This shot is probably my most viewed image on this blog, 500px, flickr, facebook and google+ and is one of my all time favorites.
No Bait and Switch Here
The Old Violin
Photo Art Floral Mystery
The Capital Transit Snow Sweeper
The Arches in Fort Macon
This HDR image was taken at Fort Macon which is located in eastern North Carolina close to Morehead City. The fort has a rich history which goes back to 1834. The grounds are beautiful with access to the beach in a few areas.
The Last Azaleas for The Season
Sun Comes Shining Through
Living so close to the Atlantic Coast, there’s never a dull (sky) moment. Perfect for HDR imaging. This is a typical example of certain seasons of the year in Eastern North Carolina. The awesomely heavy clouds seem to always be breaking to reveal the radiance of the glowing sunlight. Poetic huh!
Big Walls Little Man in Morocco
Red Winged – A Minimal Expression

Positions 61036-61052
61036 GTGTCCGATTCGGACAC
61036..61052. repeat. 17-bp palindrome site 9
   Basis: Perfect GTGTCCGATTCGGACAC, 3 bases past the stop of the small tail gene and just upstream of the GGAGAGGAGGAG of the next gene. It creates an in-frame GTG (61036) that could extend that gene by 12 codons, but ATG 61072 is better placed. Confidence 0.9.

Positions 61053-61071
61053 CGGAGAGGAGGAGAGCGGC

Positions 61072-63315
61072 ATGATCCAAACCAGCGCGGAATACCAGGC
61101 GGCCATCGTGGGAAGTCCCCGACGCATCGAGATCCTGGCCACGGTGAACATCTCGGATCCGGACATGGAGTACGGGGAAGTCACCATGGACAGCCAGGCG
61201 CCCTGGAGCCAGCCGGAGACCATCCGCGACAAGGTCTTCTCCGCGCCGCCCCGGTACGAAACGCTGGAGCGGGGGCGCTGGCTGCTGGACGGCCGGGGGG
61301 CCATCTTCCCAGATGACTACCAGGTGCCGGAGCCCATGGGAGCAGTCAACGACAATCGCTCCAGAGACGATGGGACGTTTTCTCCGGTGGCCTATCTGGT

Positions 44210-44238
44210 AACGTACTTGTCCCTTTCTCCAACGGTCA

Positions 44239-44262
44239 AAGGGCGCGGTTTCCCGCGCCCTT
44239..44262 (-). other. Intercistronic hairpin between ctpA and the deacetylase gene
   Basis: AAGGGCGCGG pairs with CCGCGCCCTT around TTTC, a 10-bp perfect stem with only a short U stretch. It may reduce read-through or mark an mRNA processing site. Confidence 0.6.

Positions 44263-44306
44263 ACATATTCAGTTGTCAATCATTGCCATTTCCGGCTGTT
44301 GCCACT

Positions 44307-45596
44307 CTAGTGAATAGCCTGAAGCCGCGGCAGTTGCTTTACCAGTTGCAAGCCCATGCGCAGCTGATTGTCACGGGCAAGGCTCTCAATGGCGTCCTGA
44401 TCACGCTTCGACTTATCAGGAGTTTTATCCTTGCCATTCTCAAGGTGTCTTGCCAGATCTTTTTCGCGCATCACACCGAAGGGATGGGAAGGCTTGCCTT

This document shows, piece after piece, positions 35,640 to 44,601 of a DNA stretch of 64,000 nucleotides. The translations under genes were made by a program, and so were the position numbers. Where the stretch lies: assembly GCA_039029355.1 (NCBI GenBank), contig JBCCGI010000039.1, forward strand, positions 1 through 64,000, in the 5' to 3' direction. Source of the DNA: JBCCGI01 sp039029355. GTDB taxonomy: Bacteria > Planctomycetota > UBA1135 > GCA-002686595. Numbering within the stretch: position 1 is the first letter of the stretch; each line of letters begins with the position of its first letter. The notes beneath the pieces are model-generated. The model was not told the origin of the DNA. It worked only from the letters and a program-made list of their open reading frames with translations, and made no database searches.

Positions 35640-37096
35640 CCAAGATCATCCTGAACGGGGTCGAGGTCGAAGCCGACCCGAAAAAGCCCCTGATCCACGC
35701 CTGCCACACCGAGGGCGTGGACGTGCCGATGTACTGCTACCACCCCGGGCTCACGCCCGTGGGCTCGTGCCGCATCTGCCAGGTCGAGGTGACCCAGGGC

I spotted this lone, red-winged blackbird in a field of barren trees a few winters ago. While looking for interesting patterns in the leafless branches, the bright patch of red and yellow caught my attention.
Through The Wall
Windy On The Mall
Korean War Memorial – The Men
Rabat Morocco – Life in The Medina
Zygocactus in White
Serenity at Brookside Gardens
I’m finishing up with this image from a post on “HDR – Nik or PS – And a Few Variations of HTDS” where I compared Nik HDR Efex Pro and Adobe Photoshop HDR. You might find it interesting.
This is a shot of the same plant that I worked with a few months ago. The buds were there then but not yet “coming into color” so to speak. This pseudo-HDR image shows a little more progress. But, they’re still not opening up fully due to our crazy weather here in eastern North Carolina. At any rate, I thought this bud was still worthy of display with it’s intensely vibrant colors.